Charles Whitworth, 1st Baron Whitworth

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Charles Whitworth, 1st Baron Whitworth

Charles Whitworth, 1st Baron Whitworth (14 October 1675 – 23 October 1725) was a British diplomat.[1]

Early life and education[edit]

Whitworth was possibly born at Blore Pipe, near Eccleshall, Staffordshire. He entered Westminster School as a Queen's Scholar in 1690, and then entered Trinity College, Cambridge in 1694. He graduated with a BA in 1699 and became a Fellow the next year.[2]

Diplomatic career[edit]

Whitworth entered diplomatic service in 1700 as secretary to George Stepney, envoy at Berlin. In November 1701 he was appointed as British aide to Cardinal Lamberg, the Holy Roman Emperor's chief commissary at the Congress of Regensburg. He also deputised at Vienna for Stepney, when he was absent from the embassy there.

In 1704, Whitworth was appointed as Ambassador Extraordinary to Russia. His initial role was to regularise the position of the Russia Company which had mismanaged the tobacco monopoly granted it in 1698. He succeeded in this between 1707 and 1711, but not in the wider object of obtaining a commercial treaty. He also had to handle Russian sensibilities over the arrest for debt in 1708 of the emperor's envoy Andrey Matveyev, sent to London to seek British mediation in the Great Northern War. He remained accredited in Russia until 1712,[3] but was increasingly absent on diplomatic business elsewhere in eastern Europe. He wrote an Account of Russia as it was in the Year 1710, which (though not published until 1758) influenced British views of Russia for much of the century.

In December 1713, he was appointed as one of the commissaries to treat with the French concerning the Treaty of Navigation and Commerce concluded at Utrecht.[4] In April 1714 he was sent to Augsburg to observe negotiations between the emperor and France, taking place at Baden that summer.[5] This was followed by his appointment as British minister to the Eternal Imperial Diet at Regensburg.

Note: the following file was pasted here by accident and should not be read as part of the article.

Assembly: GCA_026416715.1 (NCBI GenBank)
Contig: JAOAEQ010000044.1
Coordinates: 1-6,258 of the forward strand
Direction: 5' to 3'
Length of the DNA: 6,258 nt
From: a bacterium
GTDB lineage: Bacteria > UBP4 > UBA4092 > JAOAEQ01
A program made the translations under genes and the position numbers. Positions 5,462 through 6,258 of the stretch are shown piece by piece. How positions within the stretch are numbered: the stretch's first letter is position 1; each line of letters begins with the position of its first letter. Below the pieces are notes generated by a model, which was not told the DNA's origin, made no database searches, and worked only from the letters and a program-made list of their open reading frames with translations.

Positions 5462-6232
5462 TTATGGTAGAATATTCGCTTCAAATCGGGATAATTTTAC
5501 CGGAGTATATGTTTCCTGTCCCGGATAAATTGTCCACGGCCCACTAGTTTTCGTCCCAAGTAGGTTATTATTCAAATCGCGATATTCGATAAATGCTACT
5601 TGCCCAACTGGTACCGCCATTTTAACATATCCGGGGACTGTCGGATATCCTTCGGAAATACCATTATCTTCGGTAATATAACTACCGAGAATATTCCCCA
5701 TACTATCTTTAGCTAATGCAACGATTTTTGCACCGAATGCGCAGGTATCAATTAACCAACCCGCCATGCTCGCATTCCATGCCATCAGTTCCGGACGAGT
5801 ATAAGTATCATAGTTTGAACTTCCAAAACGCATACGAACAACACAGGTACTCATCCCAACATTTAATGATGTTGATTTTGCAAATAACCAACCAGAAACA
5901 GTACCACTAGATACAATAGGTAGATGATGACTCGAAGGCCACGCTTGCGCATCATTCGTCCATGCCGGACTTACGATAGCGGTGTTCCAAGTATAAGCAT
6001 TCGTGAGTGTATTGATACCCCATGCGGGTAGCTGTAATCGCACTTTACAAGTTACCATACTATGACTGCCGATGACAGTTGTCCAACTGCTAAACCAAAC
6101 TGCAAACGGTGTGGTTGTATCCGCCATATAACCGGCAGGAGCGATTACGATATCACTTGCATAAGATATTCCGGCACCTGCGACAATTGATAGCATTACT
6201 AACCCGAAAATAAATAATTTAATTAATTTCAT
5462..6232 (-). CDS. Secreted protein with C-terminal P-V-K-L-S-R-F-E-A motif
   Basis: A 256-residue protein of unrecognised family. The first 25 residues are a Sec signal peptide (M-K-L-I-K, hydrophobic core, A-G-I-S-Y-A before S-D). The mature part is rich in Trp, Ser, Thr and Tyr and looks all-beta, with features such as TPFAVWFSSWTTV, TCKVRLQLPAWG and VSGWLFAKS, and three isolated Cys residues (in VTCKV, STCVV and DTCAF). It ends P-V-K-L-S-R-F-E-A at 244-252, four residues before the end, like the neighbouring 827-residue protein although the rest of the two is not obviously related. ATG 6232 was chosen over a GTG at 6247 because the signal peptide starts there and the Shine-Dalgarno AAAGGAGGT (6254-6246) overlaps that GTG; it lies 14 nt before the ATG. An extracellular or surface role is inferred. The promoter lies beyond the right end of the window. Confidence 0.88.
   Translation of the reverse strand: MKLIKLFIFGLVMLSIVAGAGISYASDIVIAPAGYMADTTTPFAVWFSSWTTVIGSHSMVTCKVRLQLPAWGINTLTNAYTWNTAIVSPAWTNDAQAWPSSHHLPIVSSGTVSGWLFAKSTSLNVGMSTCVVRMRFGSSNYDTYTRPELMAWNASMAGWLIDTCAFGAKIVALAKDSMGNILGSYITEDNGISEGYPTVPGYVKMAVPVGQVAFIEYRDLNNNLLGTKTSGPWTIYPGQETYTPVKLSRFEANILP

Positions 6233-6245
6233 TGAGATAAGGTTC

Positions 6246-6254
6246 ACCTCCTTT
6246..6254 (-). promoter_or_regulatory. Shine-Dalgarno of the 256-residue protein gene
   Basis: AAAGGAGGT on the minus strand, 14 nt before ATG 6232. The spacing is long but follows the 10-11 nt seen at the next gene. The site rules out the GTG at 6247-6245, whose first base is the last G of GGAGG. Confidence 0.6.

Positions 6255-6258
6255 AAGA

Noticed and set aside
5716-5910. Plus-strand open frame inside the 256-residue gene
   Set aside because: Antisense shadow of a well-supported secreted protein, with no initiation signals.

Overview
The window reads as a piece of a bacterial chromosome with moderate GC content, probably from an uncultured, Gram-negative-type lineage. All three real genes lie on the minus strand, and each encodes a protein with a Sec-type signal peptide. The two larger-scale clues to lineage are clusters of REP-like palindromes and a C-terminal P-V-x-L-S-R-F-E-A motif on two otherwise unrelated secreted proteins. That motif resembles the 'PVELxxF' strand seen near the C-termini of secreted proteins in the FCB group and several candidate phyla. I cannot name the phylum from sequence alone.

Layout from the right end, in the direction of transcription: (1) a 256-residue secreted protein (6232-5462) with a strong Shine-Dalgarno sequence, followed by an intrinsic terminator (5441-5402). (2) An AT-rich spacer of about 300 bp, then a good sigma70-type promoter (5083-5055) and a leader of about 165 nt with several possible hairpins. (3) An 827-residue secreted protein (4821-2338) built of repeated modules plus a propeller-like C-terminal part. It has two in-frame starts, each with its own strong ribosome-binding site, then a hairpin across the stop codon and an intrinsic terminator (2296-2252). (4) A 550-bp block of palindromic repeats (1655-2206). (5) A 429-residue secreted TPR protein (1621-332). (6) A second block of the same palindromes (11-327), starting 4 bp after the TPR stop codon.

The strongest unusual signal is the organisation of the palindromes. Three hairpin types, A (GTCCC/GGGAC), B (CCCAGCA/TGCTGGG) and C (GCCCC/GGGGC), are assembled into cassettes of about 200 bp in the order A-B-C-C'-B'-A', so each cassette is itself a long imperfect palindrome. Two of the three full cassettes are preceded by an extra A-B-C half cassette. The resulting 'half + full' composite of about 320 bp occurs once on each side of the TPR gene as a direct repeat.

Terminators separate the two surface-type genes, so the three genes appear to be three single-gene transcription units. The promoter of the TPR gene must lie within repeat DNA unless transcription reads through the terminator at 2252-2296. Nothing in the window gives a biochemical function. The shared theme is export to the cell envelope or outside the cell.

In August 1716, when he was appointed envoy at Berlin,[6] but was seconded to The Hague,[7] to try to persuade the Netherlands to conform to the British embargo on Sweden.

Whitworth returned to Berlin in 1719, where the following year, he married the comtesse de Vaulgremont (died 1734), the daughter of a government official in French-speaking Flanders. He was raised to the Irish peerage as Baron Whitworth, of Galway, in 1721. In 1722, he became Member of Parliament for Newport, Isle of Wight. He died childless in 1725, upon which his barony became extinct.

Whitworth was buried at Westminster Abbey, his grave is in the South choir aisle.[8]


  1. ^  "Whitworth, Charles (1675-1725)". Dictionary of National Biography. London: Smith, Elder & Co. 1885–1900. 
  2. ^ "Whitworth, Charles (WHTT694C)". A Cambridge Alumni Database. University of Cambridge. 
  3. ^ London Gazette 5080
  4. ^ London Gazette 5183, pp.1-2.
  5. ^ London Gazette 5520
  6. ^ London Gazette 5448
  7. ^ London Gazette 5528
  8. ^ "Charles Whitworth, Baron of Galway". Westminster Abbey - Charles Whitworth, Baron of Galway. Westminster Abbey. Retrieved 18 September 2014. 
Parliament of Great Britain
Preceded by
William Stephens
Thomas Stanwix
Member of Parliament for Newport, Isle of Wight
With: The Earl of March 1722
Charles Cadogan 1722–1725
Succeeded by
Charles Cadogan
George Huxley
Peerage of Ireland
New creation Baron Whitworth